this	
  tiered	
  approach	
  works	
  well.	
  Applications	
  that	
  have	
  not	
  specified	
  a	
  
          requirement	
  for	
  a	
  given	
  capability	
  simply	
  cannot	
  use	
  portions	
  of	
  the	
  framework	
  that	
  require	
  
          that	
  capability.	
  This	
  is	
  particularly	
  useful	
  in	
  limiting	
  access	
  by	
  untrusted	
  applications	
  to	
  more	
  
          privileged	
  applications,	
  such	
  as	
  the	
  browser	
  or	
  media	
  players.	
  

How the Market Leans on the Idealized Security Model
     The	
  Apple	
  and	
  Microsoft	
  curated	
  model	
  for	
  application	
  stores	
  has	
  received	
  considerable	
  
     discussion.	
  In	
  this	
  model,	
  an	
  application	
  developer	
  must	
  submit	
  the	
  application	
  for	
  review	
  
     before	
  publication	
  to	
  the	
  store	
  for	
  purchase	
  by	
  end-­‐users.	
  Google	
  has	
  taken	
  a	
  different	
  route	
  
     with	
  the	
  Android	
  market;	
  developers	
  may	
  publish	
  their	
  applications	
  directly	
  to	
  the	
  market.	
  
          End	
  users	
  are	
  expected	
  to	
  make	
  a	
  well-­‐informed	
  decision	
  about	
  the	
  potential	
  risk	
  presented	
  by	
  
          the	
  application	
  by	
  assessing	
  the	
  security	
  exceptions	
  required	
  by	
  the	
  application.	
  (This	
  article	
  
          ignores	
  the	
  conditioning	
  of	
  end	
  users	
  to	
  overlook	
  cautionary	
  statements	
  due	
  to	
  overuse.)	
  

The Genie in the Marketplace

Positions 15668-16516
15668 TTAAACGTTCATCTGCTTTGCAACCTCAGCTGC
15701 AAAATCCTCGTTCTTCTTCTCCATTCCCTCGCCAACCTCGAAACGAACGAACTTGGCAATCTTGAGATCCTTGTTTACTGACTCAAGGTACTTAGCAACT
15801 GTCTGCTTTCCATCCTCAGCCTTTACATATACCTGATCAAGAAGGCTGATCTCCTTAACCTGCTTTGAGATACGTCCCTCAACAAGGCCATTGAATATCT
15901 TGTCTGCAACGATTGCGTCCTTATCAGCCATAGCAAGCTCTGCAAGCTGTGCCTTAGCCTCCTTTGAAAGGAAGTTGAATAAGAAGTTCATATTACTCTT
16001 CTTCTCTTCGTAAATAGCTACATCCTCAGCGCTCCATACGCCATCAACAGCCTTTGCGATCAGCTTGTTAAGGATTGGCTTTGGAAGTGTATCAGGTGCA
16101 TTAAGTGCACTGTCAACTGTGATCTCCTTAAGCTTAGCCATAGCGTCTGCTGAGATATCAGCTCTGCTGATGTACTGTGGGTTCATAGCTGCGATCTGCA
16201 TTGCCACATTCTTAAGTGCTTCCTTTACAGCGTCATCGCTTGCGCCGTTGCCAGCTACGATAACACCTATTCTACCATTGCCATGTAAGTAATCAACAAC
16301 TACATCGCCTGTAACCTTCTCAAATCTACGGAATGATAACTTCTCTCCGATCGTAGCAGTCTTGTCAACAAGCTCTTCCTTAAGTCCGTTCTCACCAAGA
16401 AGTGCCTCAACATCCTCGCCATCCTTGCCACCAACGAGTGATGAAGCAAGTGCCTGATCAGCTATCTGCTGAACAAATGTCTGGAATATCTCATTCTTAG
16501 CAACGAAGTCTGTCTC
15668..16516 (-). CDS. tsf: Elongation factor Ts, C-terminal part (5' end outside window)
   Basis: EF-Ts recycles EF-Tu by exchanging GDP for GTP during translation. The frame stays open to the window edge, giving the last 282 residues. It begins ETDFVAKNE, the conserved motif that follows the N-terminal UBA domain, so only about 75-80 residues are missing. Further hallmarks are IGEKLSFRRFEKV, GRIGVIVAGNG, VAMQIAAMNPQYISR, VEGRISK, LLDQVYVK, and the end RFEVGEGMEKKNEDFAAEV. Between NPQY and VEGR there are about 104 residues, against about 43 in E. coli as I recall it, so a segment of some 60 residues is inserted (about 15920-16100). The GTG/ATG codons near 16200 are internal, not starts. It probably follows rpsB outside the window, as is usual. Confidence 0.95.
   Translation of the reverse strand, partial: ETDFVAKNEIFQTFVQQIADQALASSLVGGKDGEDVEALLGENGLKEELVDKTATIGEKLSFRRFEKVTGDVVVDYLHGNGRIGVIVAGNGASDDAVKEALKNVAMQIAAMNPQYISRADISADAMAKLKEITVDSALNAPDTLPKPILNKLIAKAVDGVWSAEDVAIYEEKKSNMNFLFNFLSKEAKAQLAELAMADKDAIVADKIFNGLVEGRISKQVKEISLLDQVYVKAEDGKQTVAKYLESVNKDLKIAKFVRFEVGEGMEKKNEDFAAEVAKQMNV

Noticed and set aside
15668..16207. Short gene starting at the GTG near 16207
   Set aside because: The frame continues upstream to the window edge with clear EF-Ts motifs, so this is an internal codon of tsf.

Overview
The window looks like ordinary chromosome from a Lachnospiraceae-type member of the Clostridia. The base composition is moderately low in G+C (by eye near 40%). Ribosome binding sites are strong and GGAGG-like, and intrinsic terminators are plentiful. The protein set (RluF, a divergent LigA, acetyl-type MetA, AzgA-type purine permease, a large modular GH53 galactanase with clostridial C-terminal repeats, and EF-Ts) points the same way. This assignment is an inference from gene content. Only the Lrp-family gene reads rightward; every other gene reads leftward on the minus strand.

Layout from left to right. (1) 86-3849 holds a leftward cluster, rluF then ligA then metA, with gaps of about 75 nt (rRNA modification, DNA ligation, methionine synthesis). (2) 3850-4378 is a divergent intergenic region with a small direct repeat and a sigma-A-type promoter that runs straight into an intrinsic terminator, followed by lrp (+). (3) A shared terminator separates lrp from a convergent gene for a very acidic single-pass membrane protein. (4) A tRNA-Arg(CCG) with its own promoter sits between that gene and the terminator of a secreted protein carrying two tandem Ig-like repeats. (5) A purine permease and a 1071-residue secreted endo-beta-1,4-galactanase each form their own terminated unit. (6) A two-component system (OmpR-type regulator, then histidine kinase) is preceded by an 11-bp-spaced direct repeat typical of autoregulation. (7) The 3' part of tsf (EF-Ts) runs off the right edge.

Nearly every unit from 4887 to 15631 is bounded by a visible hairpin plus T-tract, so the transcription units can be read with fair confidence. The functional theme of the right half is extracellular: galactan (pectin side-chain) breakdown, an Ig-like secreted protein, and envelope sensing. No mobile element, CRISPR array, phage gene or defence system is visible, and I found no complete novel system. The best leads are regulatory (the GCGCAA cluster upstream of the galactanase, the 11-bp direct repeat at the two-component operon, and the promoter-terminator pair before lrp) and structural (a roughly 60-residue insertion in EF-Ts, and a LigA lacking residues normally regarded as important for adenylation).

The	
  hardware	
  targeted	
  by	
  Android	
  and	
  other	
  mobile	
  operating	
  systems	
  tends	
  to	
  be	
  tightly	
  
     constrained	
  by	
  form	
  factor	
  and	
  power	
  requirements.	
  While	
  major	
  inroads	
  have	
  been	
  made	
  into	
  
     the	
  performance	
  of	
  managed	
  code	
  runtimes,	
  such	
  as	
  Android’s	
  Dalvik	
  virtual	
  machine,	
  the	
  need	
  
     frequently	
  arises	
  to	
  improve	
  performance	
  by	
  using	
  unmanaged	
  native	
  code	
  for	
  demanding	
  
     portions	
  of	
  the	
  application.	
  
          The	
  Android	
  application	
  model	
  supports	
  this	
  approach	
  by	
  permitting	
  the	
  inclusion	
  of	
  Java	
  
          Native	
  Interface	
  libraries	
  in	
  market	
  applications.	
  A	
  developer	
  can	
  bypass	
  the	
  code	
  safety	
  
          controls	
  imposed	
  by	
  Dalvik	
  and	
  Java,	
  including	
  range	
  checking	
  and	
  exception	
  handlers,	
  by	
  
          writing	
  portions	
  of	
  the	
  application	
  in	
  C	
  or	
  even	
  machine	
  code.	
  




                                                                                                                   	
  
                                                            Figure	
  2.	
  “The	
  Native	
  Bypass”	
  
          The	
  Java	
  Native	
  Interface	
  permits	
  direct	
  access	
  to	
  native	
  code	
  libraries	
  and	
  the	
  kernel	
  system	
  
          call	
  interface.	
  As	
  a	
  result,	
  the	
  application	
  can	
  now	
  bypass	
  the	
  security	
  controls	
  enforced	
  by	
  the	
  


Confidential.	
  Proprietary.	
                                                                                                                          [2]